Planning accessible events for every body


Chances are that if you are an event planner, you are able to move around quickly, you are agile and you are used to literally being on the run! It is a physically demanding job. This also means that because you are able-bodied, it might not occur to you to plan for people who are not as mobile. If this is not the case and you are always proactively planning for different abilities at your events, I congratulate you. This, however, isn’t the norm.

I believe many event planners think of inclusion and accessibility as an afterthought, that is, when the registration results come in and they see that a participant will be in a wheelchair or has some other accommodation requirement. At that point, they start to wonder how to make this situation work with a venue they have already contracted. I have heard of cases where the venue needed to be changed a few days before the event to accommodate a guest in a wheelchair.

A better plan is to think of all body types and abilities when sourcing your venue from the start, rather than trying to make the venue work once you find out the accommodations required by your group. I often hear planners say that they don’t need an accessible venue because no one in the group is in a wheelchair.

That is not a safe bet. Last year, I learned this the hard way when I broke my leg and spent six weeks in a wheelchair and on crutches. I attended many events and discovered how humiliating it is crawling up and down stairs with colleagues’ help. People can also have a bad back, knees or hips, which make stairs a challenge and make it even more important to always choose a venue which is fully accessible to begin with.


Many venues will claim to be accessible, but ask more questions! What is an accessible venue, really?

  • Easy access in and out of the building with no stairs (not even one). The access should also be dignified, therefore coming through a back alley or kitchen is not alright. Guests will want to be able to enter the event with friends or colleagues.
  • Adequate room within the venue and in the event space to move around without obstacles or feeling “in the way”.
  • Access to washrooms with no stairs, a button to open door and room to maneuver a wheelchair inside.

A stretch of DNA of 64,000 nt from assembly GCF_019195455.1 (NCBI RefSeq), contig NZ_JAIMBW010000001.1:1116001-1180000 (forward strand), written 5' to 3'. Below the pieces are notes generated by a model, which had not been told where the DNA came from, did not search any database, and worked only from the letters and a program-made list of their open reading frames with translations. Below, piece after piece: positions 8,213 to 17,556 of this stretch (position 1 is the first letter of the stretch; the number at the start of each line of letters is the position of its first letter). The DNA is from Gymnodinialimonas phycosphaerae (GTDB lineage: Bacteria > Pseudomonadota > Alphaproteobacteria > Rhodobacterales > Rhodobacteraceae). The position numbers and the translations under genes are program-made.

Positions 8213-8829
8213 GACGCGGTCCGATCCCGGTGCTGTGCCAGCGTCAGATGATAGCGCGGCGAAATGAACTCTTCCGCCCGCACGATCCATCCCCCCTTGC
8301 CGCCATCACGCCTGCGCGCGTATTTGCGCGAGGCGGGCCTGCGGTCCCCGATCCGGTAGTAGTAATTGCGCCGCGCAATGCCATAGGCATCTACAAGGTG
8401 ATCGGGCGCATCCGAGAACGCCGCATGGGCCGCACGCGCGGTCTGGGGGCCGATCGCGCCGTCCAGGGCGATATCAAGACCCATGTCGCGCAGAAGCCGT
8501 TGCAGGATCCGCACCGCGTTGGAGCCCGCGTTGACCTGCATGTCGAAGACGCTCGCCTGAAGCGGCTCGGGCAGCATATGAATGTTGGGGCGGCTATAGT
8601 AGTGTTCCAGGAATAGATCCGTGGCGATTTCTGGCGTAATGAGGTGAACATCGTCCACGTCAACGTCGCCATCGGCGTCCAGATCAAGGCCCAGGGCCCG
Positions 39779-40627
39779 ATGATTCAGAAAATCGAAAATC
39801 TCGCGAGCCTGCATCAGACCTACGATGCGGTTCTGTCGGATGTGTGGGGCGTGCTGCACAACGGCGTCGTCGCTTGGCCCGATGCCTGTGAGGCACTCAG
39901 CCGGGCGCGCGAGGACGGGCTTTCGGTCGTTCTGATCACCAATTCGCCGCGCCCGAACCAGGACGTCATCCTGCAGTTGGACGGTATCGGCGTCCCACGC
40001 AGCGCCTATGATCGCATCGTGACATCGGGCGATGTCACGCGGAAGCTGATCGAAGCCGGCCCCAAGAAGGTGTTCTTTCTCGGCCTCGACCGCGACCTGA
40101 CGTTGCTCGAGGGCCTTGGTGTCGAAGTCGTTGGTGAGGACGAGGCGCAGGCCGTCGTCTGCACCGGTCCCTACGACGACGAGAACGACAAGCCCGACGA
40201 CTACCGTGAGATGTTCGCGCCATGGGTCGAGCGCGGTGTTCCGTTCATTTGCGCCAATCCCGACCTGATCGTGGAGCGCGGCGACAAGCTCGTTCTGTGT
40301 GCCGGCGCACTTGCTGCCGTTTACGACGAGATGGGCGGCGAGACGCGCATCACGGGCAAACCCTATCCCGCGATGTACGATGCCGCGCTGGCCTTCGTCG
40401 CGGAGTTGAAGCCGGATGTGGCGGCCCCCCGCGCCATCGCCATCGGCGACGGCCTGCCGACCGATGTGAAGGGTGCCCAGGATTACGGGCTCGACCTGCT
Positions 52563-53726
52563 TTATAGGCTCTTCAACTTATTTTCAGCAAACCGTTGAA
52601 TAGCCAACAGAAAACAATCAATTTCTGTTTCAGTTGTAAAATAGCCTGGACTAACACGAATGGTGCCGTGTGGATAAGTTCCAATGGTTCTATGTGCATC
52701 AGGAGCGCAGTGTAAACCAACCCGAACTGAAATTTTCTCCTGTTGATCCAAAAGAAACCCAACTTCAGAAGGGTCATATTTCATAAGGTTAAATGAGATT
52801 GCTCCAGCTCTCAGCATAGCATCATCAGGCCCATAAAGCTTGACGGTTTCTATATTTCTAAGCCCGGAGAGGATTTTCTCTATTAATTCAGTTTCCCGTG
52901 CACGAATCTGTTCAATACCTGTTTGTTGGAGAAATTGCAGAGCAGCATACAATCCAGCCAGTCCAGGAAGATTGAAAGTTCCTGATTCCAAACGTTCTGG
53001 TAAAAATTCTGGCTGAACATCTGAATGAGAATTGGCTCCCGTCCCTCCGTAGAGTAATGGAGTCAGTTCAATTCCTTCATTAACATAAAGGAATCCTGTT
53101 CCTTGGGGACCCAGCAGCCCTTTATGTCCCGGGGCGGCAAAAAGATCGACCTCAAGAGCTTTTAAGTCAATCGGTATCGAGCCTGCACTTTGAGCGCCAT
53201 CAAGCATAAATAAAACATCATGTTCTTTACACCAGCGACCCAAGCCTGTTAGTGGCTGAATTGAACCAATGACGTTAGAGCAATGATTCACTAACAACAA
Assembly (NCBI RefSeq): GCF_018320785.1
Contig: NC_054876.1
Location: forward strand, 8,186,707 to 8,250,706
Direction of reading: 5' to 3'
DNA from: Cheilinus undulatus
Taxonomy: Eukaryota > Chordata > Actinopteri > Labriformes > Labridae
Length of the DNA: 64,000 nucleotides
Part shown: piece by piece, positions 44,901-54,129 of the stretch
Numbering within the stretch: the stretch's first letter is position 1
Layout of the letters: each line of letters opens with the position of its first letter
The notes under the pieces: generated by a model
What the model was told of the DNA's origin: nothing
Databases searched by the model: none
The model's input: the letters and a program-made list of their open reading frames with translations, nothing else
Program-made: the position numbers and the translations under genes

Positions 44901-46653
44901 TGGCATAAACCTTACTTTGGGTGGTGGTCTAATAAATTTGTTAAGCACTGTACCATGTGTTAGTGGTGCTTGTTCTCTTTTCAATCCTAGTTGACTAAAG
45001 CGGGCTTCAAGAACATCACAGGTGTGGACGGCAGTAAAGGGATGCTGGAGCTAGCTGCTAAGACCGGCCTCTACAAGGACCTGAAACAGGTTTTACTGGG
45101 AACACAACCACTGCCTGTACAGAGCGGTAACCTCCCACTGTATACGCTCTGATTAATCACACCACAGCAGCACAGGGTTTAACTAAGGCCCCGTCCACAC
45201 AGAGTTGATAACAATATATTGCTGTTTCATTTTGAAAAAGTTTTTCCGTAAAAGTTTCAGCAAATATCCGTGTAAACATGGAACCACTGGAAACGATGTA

Note: It is NEVER acceptable to offer to lift a wheelchair (or a guest) to make the venue work!

So you have an accessible venue, now how do you accommodate someone who is in a wheelchair? Consider offering an attendant if you have the budget – they can be hired through the March of Dimes and other similar organizations. An attendant is someone who can ensure that the guest is taken care of throughout the day – they will get their food and drink from the buffet table and bring them to the washroom, if needed. Ask the participant in advance what support they will require onsite. If you can’t afford an attendant, you should at least ensure that a staff member is assigned to be responsible for making sure they are cared for.

Accessibility is not only about wheelchairs. Planners need to consider how comfortable all of their guests will be during the event. I have attended many events which included a standing reception without any chairs to be found. If you are in great physical shape, it might not occur to you what a nightmare this can be for others. Standing for a long period of time can be painful for people with back, hip or knee issues. Think also about pregnant women or older guests. It is also not inclusive of people in wheelchairs as they would be much lower than everyone who is standing and it would make conversations challenging. At all receptions there should be adequate low seating so that people who need a seat are accommodated and there can be comfortable conversations with anyone who is in a wheelchair. Offering an assortment of seating options is ideal.

Inclusive event planning means anticipating everyone’s needs!

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